Tuesday, December 10, 2013

Lessons from the life of Mandela - By Samantha Ward

On Friday morning I received a short txt from my sister. It simply said, “Nelson Mandela died”. I am willing to admit that it was only after checking three different news outlets did I believe her. Not because I thought my sister was untruthful, but it was news I did not want to believe. Mandela is a person who features on my list of “dream dinner party guests”. I would have loved the opportunity to sit down and talk, to hear first-hand of his experiences and ask him about his opinion on various issues.  While undoubtedly I admire Mandela because of the nature of the change he was instrumental in bringing to South Africa and the principles he stood for, what I possibly admire most is how he brought about change. Like many others, these past few days have seen me contemplate the legacy Mandela has left not only to those in South Africa, but to all of us.

So complied below is my list of the lessons I have learned (or are still learning) from Mandela.

First, never give up. I imagine after a lifetime of personal campaigning, it would be at times, easy to think that you are never going to make a difference, that nothing is ever going to change. But the ending of apartheid in South Africa proves to us all that with perseverance things can change, the status quo does not have to be the way we always do things. While tradition should not be forgotten, tradition should not prevent us making change that creates a more just society with equal opportunities.

Second, do not hold a grudge. I doubt that if I were imprisoned for the time and reasons that Mandela was, I would walk out of prison willing to forgive those who put me and kept me there. Forgiveness Is a message that is taught not just in Sunday schools but also primary schools (though in a slightly different format), however no matter how many times I am told about forgiveness, when it comes down to it, forgiveness is something I still struggle with. My guess is that the reason I struggle with forgiveness is that it often implies, right or wrong, that someone gets away with something and does not have to face the consequences of their actions. However what I am slowly beginning to realise is that forgiveness is not about letting go for the sake of letting go, its letting go for the sake of moving forward.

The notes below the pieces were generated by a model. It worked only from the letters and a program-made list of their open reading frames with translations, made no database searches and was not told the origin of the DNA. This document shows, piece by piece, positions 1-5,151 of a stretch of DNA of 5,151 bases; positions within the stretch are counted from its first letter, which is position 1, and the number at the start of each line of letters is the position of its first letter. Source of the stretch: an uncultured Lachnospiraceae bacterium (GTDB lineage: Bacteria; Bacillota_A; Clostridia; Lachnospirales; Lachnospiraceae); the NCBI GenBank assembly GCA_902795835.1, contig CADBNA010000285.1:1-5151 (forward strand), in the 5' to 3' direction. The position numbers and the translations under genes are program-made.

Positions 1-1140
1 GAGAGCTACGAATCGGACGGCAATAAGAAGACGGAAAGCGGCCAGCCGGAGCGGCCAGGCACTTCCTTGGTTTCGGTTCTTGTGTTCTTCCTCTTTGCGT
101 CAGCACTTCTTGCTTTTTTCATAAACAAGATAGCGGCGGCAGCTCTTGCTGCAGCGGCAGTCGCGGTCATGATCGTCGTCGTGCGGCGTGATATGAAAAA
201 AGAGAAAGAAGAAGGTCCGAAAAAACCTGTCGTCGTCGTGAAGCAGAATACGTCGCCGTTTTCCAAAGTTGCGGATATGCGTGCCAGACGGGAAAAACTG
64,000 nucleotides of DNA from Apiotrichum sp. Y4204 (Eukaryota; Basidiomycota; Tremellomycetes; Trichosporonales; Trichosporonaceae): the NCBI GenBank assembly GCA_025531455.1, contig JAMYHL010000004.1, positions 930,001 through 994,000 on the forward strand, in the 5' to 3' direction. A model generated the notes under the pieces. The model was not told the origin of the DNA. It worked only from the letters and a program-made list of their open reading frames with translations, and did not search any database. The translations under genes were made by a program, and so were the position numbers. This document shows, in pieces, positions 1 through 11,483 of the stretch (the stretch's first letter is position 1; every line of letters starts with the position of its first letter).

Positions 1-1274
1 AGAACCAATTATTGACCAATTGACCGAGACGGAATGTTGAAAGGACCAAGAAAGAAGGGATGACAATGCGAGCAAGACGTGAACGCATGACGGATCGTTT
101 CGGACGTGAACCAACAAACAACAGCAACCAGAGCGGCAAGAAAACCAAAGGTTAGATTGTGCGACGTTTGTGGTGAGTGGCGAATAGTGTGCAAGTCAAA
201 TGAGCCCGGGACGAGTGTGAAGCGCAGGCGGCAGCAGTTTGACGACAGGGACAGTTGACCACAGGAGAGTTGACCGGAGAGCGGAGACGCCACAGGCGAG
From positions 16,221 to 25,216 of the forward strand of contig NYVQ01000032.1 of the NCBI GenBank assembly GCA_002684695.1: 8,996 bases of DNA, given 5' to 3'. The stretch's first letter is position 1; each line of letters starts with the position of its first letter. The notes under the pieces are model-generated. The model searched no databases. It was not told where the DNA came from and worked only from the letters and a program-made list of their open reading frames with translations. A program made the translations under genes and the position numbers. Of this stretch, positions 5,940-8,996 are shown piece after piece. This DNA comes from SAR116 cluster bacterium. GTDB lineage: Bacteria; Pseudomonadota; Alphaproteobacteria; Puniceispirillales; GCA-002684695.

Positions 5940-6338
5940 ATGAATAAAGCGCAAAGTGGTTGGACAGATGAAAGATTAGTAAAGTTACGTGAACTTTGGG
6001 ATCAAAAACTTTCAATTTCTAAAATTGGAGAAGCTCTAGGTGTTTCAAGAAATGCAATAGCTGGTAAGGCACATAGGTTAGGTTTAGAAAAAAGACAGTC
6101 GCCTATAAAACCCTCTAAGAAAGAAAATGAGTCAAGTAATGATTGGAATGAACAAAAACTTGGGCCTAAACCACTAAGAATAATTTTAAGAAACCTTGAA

Third, sometimes you need some help as it is impossible to do some things alone. Mandela did not end Apartheid alone. While it would be nice and tidy to say that he did, nothing is ever that tidy. Not only was Mandela supported by members of the ANC but he had support worldwide.  Eventually he was able to work with those who represented what he for so long fought against. It was only when Mandela and others worked with those who they once worked against that change began to occur. Many people forget that the 1993 Nobel peace prize was shared between Mandela and F.W. DeKlerk (the president of South Africa at the time of Mandela’s release and the person who headed negotiations between the government and those campaigning for the end of apartheid), but I feel that it is only right that it was shared as alone, neither could have ended apartheid and united the people of South Africa.

Nelson Mandela will probably always be a personal hero of mine. His ability to display grace and forgiveness despite his personal circumstances never ceases to amaze me. Few would disagree that he left behind a country better off than it was when it arrived. I pray that his legacy means that each of us learn something from his story.  While not all of us are destined to play a role like he did, there is nothing stopping us from following his example and gracefully campaigning for equal opportunity for all.

Samantha Ward is the Social Policy and Parliamentary Unit's summer intern for 2013/14. Samantha has just completed her first year at the University of Victoria doing a double degree in law and bio-technology. Samantha is also soldier in The Salvation Army and enjoys coaching and umpiring netball.